But advocates of growth assume resources are infinite (or cheap alternatives readily available). The reality is we’re already in the age of peaks — peak oil, peak gas, peak uranium, peak agricultural production (world food inventories have declined from 120 days in 2000 to just 55 today), peak fish (the world fish catch has declined by 13 per cent since 1994). Meanwhile, the predicted D-Day for the disappearance of Arctic summer ice has been revised downwards from 2100 to 2020 in just four years. A quick aside: is there a better example of the insanity of our growth fixation than the wrangling between Russia, Canada, Denmark and the US over drilling rights to the soon-to-be accessible Arctic oil reserves?

Now factor in growth, assuming a modest world population increase to nine billion by 2050. When you consider the unlikelihood of China, India and Indonesia, for instance, freezing their economic development at current levels, the problem’s obvious. Indeed, for nine billion people to live as wealthily as we do, they’d need to reduce their carbon footprint to one-30th of the levels New Zealanders produce now.

The clean green cloak we wear overlooks the fact New Zealand’s ecological footprint, per capita, is the sixth largest in the world (an ecological footprint measures the amount of resources humans use and the waste they generate). A 2008 World Wildlife Fund study calculated that New Zealanders use 7.7 “global hectares” per person compared to a worldwide average of 2.7 hectares per person.

Ultimately, it’s a numbers game. When modern capitalism emerged in the early 19th century, there were a billion people in the world. In 200 years since, we’ve climbed to seven billion. This surge — the result of the industrial revolution, the medical advances that followed and the so-called Green Revolution post-WWII — brought about hitherto undreamed-of increases in productivity. But it’s foolish to think this process can continue exponentially. There’s a crucial difference between Great Britain’s Industrial Revolution and what we now see in China and India: Britain in 1800 had a population of 10.5 million, 0.5 per cent of the combined population of present-day China (1.35 billion) and India (1.2 billion).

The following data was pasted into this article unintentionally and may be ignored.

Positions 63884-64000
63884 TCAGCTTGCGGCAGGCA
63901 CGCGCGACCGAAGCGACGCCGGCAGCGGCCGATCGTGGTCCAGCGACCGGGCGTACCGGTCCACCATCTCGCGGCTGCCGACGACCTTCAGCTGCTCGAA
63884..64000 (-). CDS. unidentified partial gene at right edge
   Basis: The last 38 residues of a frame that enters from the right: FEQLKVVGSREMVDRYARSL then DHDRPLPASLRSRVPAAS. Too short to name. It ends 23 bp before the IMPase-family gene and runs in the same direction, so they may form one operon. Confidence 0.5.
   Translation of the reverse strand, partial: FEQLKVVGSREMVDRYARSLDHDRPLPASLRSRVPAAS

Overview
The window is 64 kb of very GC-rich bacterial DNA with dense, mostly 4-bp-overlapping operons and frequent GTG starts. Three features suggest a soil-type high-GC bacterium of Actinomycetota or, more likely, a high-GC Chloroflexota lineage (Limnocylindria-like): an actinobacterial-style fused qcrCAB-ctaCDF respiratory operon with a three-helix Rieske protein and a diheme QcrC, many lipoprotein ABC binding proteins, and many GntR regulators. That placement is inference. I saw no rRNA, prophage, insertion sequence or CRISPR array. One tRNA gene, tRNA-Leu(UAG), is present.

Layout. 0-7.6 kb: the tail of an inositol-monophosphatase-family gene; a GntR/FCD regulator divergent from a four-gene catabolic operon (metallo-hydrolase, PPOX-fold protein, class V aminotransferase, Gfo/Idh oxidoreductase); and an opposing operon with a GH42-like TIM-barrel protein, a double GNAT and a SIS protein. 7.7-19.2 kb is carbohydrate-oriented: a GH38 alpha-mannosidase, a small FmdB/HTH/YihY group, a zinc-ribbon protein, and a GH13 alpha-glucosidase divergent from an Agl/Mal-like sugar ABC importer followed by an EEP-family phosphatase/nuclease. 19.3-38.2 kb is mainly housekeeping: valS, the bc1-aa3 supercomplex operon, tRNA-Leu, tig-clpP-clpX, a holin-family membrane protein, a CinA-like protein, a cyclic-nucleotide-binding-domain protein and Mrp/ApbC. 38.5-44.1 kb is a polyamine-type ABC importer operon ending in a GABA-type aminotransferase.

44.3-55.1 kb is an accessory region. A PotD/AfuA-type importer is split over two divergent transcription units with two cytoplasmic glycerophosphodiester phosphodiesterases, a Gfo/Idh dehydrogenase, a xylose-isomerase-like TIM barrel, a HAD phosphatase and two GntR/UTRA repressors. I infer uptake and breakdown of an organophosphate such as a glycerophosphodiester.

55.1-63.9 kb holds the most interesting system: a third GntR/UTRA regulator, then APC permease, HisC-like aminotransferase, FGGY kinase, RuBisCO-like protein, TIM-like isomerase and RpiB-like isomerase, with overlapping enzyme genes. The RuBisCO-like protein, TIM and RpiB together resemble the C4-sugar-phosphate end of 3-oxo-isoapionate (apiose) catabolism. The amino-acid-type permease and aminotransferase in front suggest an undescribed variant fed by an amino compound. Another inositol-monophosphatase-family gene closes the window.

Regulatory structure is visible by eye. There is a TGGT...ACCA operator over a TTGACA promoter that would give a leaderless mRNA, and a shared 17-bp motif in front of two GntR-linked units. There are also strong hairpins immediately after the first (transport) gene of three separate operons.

Of course, Western countries cannot credibly try to thwart the growth of the rest of the world. We can’t demand that China’s steamrollering growth stop for the sake of the planet, while maintaining our own privileged lifestyles. Not unless we’re prepared to subsidise their sustainable development. Not unless we’re prepared to give up our own pursuit of growth without limits.

Brian Easton: “The problem is politicians have made GDP a measure of well-being or national happiness when it was never intended to be.” Photo: Jane Ussher.

“The GDP measures everything,” said Senator Robert Kennedy, “except that which makes life worthwhile.”

Nevertheless, one of our leading economists argues GDP is easily, and unfairly, ridiculed.

Of course, says Brian Easton, there are valuable things in our life that GDP ignores. “For instance, most of us value the Sunday family dinner. However, if we all go down to McDonald’s, GDP goes up. And we’re the poorer for it.”

But knocking down the GDP straw man is too easy, he says. “We’re using GDP for purposes for which it was not originally designed. Politicians have made it a measure of wellbeing or national happiness when it was never intended to be.”

It is, Easton explains, simply a measure of money changing hands. “And it does this very well. We use it for forecasting purposes because it’s the best figure we’ve got.”

He notes that aggregate and per capita increases in national income say nothing about its distribution. And it’s important to distinguish between “good” and “bad” growth, he says.

The former includes capital investment in the New Zealand economy — like improvements in our infrastructure; increased research and development monies; additional spending in education and training; incentives for small businesses. Such investment increases productivity and enables us to use the same resources more effectively and efficiently.

Then there’s “bad” growth. A case can be made that New Zealand’s boom of the past decade was driven by consumption on tick — a housing binge funded by overseas debt. “You have to be very careful about the GDP figures,” Easton cautions. “Unlike GNP [gross national product], GDP includes all the money — the profits — made here but that goes offshore.”

GDP includes net exports (the balance of trade) whereas GNP includes net foreign income (the current account). As Easton explains, a small trading country such as New Zealand with a whopping current account deficit can still enjoy a relatively high GDP, but that doesn’t necessarily translate to a robust and sustainable economy. Or the good life for its citizens.

Robert F. Kennedy: “The GDP measures everything except that which makes life worthwhile.”

What might a meaningful measure of national wellbeing look like? Marilyn Waring, with the fervour of an evangelist, fires up her computer. “This is the Alberta GPI [genuine progress indicator],” she pronounces.